Just my thoughts.  Fascinating things and, as Tony says, the full story may not be discoverable.  


  9. Well done!  A very nice 'piece of history', especially for a tank enthusiast.  

    I was intrigued to see the surname of this man too, as Canadians are more familiar with on e of our own, who earned HIS Victoria Cross on the beach at Dieppe:

    John Weir Foote, VC CD was a Canadian military chaplain and politician. He received the Victoria Cross for his actions during the Dieppe Raid in 1942. Foote is the only Canadian chaplain to be awarded the Victoria Cross.

    foote.jpg


  10. KOYLI, welcome to the GMIC.  And with a topic dear to my heart too!  Sadly, at the moment, I have no idea what any of the three ranks/rates mean but will do a little digging.

    Could you perhaps let us know which units these men belonged to,as it may have some bearing.  There are some very odd ranks among the various 'followers' of the old IA and some of the 'Bombay Presidency' units seem to have used unusual terms, I'm assuming based on the old, pre-amalgamation, ranks and trades.

    Any chance that 'Mate SK' is a naval rank?  


  11. As Coldstream says, a Middie's dirk, which were used by many if not most European navies, so country or origin and period - anywhere from 1750 -1914, I think, will be the key to discovering its value.  The British, Japanese, Americans, Russians and Germans all used an 'ivory' hilted dirks or swords in some periods and, as Naval officer's appointments were private purchase.  Moreover, the 1796 RN sword had a '5 ball' hilt - see below - which looks very like this one, so it may well be RN.  

    5 ball.jpg


  12. 'Name erased' medals are out there, though not as common for the first war as for earlier periods, I would have thought.  I have picked up a few loose singles as place holders for groups myself.  Back when I had the $ to collect, I had a group of 6 to an Indian Viceroy's Commissioned Officer [senior warrant officer] collected in Indai for the silver, so that the two non-silver gongs had been tossed away. :(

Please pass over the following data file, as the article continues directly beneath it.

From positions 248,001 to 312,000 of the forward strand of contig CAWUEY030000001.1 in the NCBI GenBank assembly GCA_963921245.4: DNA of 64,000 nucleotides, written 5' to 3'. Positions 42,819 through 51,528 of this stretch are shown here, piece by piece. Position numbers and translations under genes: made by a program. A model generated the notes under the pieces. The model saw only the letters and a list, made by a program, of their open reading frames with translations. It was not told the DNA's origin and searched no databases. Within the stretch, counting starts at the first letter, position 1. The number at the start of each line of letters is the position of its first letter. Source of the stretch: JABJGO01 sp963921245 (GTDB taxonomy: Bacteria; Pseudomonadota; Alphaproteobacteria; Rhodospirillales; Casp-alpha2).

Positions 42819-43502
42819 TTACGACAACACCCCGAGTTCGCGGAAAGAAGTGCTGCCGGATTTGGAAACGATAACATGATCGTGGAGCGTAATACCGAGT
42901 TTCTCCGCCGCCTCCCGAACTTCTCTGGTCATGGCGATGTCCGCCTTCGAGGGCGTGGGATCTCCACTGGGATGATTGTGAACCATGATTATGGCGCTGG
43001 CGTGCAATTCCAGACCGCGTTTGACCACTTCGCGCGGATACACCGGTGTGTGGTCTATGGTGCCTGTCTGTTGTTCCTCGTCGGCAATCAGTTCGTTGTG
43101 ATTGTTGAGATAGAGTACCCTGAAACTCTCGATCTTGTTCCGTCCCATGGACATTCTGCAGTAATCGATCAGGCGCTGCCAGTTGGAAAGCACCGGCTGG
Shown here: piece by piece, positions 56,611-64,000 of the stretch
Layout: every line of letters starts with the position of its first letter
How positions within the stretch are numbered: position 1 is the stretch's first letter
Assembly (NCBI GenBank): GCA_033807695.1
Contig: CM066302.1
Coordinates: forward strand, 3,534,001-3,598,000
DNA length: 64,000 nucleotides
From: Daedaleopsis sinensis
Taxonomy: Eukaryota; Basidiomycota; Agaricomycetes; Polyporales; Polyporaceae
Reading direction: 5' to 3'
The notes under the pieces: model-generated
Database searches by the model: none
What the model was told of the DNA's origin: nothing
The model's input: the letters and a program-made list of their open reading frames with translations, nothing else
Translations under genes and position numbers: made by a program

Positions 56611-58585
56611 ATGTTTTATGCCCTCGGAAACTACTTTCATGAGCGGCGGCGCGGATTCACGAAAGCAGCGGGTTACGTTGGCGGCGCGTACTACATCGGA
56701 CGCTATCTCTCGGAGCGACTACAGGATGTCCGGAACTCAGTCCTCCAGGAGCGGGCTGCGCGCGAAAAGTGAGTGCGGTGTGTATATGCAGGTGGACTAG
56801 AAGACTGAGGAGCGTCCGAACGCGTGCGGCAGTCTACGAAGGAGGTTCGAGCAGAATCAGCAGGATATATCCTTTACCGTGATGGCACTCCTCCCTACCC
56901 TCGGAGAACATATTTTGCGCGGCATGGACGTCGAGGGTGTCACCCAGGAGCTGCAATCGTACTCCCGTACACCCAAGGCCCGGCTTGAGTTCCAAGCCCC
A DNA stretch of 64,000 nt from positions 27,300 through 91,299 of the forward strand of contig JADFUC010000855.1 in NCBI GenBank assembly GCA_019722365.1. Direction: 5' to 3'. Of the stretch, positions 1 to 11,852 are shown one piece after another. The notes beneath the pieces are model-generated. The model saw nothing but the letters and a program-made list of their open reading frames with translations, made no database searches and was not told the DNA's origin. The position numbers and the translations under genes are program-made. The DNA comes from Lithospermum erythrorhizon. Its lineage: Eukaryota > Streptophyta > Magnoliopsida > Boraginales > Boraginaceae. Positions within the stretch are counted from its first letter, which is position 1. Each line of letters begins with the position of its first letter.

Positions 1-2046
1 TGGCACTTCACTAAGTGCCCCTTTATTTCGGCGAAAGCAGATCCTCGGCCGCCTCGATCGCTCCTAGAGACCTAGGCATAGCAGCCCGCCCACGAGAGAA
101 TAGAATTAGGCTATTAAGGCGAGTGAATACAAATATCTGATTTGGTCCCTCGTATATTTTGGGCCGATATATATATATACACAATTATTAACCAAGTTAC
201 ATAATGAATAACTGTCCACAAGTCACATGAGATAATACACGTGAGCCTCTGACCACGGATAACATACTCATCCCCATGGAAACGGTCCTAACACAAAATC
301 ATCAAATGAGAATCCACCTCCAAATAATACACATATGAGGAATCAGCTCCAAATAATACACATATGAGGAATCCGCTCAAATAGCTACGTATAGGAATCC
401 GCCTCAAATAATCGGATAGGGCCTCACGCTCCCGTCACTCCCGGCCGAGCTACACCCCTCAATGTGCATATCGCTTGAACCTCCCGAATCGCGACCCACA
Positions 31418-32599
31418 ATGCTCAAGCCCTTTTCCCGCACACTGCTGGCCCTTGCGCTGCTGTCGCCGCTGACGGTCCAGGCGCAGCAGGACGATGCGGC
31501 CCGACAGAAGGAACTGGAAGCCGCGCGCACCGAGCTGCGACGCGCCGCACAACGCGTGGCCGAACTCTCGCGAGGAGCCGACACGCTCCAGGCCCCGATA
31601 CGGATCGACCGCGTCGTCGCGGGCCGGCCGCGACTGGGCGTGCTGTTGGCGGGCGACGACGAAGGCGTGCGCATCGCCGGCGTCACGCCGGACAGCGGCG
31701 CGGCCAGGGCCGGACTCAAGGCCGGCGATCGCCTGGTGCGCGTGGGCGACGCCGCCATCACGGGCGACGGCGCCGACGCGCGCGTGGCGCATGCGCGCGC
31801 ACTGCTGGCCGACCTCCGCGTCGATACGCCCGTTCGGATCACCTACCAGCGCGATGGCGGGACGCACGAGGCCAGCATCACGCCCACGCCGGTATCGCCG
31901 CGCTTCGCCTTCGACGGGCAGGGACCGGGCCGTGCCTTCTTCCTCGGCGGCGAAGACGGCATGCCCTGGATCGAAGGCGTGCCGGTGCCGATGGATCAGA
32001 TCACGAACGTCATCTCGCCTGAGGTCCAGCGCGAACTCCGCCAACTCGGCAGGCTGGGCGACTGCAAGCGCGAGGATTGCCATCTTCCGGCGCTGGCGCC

13. I just saw this post, but Nightbreak has answered the question: the medal entitlement is in the individual service records but no consolidated file is yet available on line.  Given the staff cuts at LAC, you were lucky to get his service record so promptly too.  Most of the medals seem to have been sent out in 1921-22, based on a sampling of 3-400 records I dealt with a couple of years ago.


  14. On 03/04/2019 at 14:23, Nightbreak said:

    You're looking for Thomas J. Everett in or around Prescott, Ontario.

    In the 1871 Census, that's who we find.  21 year old Thomas J Everett, a Farmer in Hawksbury East, Prescott.

    No sign of him in the 1881 or 1891 Census, though, oddly.  Because the medal would have had to be claimed by him in 1899 or later.

    I dabble in genealogy - as it applies to military service and medals - and I am often surprised by how many people are missing from Census reports, before, after or between counts in which they do appear.  Sadly, between transcription errors, missed households and those who moved - more common than we think, I suspect - it's not uncommon to find this kind of gap.  If Everett was a farmer but not an eldest son, for example, he may well have left his home district to find his own land in another area.  Or he just got missed.  Interesting puzzle!


  15. I agree with Paul -  that will give you something you can carry about tio shops and shows and in most cases will give enough magnification.  A stereo magnifier might be useful for checking to see a medal hasn't been re-named or enamel repaired/changed, but to me it seems a bit 'overkill' for most situations.  I use the 8X magnifying glass which came with my two volume [8 photo reduced pages per leaf] Complete Oxford English Dictionary.


  16. Gordon

    The nickname thing is universal in 'shallow gene pools', I think.  I was raised in 'New Scotland' [Nova Scotia, Canada] and 2,000 of the 3,000 people in my town were MacDonalds  Most had what the Gaelic speakers call 'side names' - Black Donald, Tall Donald, Awkward Donald, etc.  My favourite was 'Mrs Doctor Macdonald' and the widow known as 'Mrs D.D. [dead doctor] Macdonald' to distinguish her from the live doctor's spouse.  That was over 50 years ago and when I was back last year, everyone in town still refers to 'Angus D.D., Jimmy D.D. and 'Phyllis D.D. aka 'Fiddledeedee'.  True story! 

    A friend is of Acadian descent and tried to research 'Joseph Marie Chiasson' - his own name and that of a great grandfather.  The Acadian History Centre said 'we have 86 of them' but when he mentioned that the man was also called 'Joe Gickum' the response was 'Oh, sure.  We know him.' ;)

    I can only imagine what the conditions were like in the POW camps.  I still recall the first time I watched 'Breaker Morant' and his defence lawyer explained what he'd been doing before he was called to the trial 'rounding up Boer women and children, burning their homes and poisoning their wells' or words to that effect.  I always mentioned to my history students that 'concentration camps' were NOT a German invention. 

    Take care.

    Peter